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Bridgeforth v. City of New York

United States District Court, S.D. New York

December 22, 2017

Jasmine Bridgeforth et al., Plaintiffs,
v.
The City of New York et al., Defendants.

          OPINION AND ORDER

          STEWART D. AARON UNITED STATES MAGISTRATE JUDGE.

         Plaintiffs, Jasmine Bridgeforth, Delano Broadus and David Fairfax (“Plaintiffs”), move to compel production of nine Internal Affairs Bureau (“IAB”) files and to re-open discovery so that they may take a deposition of Defendant City of New York (the “City”), pursuant to Rule 30(b)(6) of the Federal Rules of Civil Procedure, regarding certain topics related to those files. For the following reasons, Plaintiffs' Letter-Motion is granted in part and denied in part.

         BACKGROUND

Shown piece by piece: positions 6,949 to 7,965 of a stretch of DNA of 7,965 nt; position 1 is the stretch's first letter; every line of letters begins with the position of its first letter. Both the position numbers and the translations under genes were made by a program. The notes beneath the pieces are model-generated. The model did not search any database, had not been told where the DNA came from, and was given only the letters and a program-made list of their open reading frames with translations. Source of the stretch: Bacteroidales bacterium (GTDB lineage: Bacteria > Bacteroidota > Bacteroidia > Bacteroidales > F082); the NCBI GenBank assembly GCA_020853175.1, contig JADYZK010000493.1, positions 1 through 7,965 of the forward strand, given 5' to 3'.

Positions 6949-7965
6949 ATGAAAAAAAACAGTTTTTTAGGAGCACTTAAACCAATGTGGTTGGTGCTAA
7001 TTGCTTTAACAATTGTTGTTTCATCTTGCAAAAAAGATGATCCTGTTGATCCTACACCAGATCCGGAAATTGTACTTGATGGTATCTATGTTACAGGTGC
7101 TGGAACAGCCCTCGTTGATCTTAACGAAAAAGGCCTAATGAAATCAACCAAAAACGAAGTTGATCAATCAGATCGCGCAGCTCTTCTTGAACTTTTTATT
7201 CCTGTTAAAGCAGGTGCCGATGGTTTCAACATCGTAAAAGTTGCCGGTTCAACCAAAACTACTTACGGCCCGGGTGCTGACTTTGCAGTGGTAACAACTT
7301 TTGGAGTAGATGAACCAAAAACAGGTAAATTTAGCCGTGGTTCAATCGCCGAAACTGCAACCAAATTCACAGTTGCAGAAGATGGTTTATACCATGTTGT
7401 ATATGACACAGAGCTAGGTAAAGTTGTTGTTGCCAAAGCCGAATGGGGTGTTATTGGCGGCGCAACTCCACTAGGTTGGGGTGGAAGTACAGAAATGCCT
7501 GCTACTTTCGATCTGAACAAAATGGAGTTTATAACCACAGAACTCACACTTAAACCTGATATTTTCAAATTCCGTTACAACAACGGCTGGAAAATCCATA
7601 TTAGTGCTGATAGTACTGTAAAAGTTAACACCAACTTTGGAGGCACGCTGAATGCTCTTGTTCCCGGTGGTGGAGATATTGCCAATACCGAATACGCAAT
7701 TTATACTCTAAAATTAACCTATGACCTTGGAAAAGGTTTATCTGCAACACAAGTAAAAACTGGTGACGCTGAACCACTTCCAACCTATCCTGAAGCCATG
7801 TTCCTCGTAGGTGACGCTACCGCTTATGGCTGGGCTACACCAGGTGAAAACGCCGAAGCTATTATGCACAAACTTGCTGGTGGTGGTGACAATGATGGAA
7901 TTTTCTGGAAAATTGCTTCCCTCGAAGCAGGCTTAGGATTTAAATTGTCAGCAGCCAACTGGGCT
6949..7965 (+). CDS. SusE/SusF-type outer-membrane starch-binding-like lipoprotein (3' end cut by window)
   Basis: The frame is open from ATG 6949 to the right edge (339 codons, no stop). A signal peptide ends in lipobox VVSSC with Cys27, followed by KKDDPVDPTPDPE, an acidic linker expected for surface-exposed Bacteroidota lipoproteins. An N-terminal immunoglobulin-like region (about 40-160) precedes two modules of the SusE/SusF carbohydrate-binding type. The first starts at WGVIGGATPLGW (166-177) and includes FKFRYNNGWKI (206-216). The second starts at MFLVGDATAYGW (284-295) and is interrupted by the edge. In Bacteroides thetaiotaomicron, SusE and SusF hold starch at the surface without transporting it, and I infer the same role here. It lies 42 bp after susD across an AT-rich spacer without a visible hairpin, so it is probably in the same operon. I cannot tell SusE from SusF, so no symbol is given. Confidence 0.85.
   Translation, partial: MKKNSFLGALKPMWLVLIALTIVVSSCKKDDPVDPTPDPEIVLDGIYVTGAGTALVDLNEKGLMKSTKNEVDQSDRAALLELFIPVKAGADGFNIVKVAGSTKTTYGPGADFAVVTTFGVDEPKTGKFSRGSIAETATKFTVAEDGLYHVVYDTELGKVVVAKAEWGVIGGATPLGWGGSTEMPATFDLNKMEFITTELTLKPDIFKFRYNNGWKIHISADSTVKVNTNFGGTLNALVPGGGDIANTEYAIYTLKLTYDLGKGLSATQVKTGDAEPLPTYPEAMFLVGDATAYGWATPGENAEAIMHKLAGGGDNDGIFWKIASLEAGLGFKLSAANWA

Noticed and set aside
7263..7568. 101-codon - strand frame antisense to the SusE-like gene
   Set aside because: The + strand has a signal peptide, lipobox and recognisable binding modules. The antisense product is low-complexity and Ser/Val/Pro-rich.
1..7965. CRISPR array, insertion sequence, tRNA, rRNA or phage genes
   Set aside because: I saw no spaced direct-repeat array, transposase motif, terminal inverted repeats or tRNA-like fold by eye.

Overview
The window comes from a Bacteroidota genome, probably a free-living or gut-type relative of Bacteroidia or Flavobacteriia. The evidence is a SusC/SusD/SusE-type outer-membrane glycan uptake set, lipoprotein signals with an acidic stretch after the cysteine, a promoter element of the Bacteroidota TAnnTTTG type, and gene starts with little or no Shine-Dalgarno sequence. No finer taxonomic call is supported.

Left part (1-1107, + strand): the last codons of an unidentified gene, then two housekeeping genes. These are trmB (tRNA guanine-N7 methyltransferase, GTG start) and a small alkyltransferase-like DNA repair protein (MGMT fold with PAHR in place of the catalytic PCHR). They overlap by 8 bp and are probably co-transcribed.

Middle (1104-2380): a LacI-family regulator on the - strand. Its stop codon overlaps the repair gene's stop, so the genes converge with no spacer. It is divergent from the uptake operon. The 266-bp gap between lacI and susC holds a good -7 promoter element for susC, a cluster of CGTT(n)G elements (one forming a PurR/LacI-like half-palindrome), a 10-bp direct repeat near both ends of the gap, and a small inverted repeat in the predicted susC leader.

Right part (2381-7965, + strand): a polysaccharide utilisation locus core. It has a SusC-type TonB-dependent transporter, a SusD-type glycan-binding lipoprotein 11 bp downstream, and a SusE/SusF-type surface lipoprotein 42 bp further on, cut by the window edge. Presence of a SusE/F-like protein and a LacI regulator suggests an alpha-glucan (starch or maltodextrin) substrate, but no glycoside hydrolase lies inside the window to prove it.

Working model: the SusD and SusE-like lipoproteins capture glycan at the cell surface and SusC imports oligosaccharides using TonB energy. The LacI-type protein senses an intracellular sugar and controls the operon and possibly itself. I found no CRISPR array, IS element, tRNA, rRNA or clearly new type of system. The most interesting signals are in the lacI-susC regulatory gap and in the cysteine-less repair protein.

Plaintiffs bring this action, pursuant to 42 U.S.C. §§ 1983, 1988, and the Fourth and Fourteenth Amendments to the United States Constitution, alleging false arrest, fabrication of evidence and failure to intervene against a group of individual members of the New York City Police Department (“NYPD”). See Am. Compl., filed Apr. 29, 2016 (ECF No. 18), ¶¶ 1, 59-81. Plaintiffs also bring a claim against the City under Monell v. Dep't of Social Servs., 436 U.S. 658 (1978), alleging, among other things, that it failed to properly train and supervise its employees. Id. at ¶¶ 76-81; Monell, 436 U.S. at 690-91 (to hold a municipality liable as a “person” under § 1983, plaintiffs must show that a policy or practice of that entity caused the deprivation of their federal rights); see also Brown v. City of Oneonta, New York, 235 F.3d 769, 790 (2d Cir. 2000) (Section 1983 claims against municipal entities, must show that the entity's “policy or custom ... played a part in the violation of federal law”) (internal quotations omitted).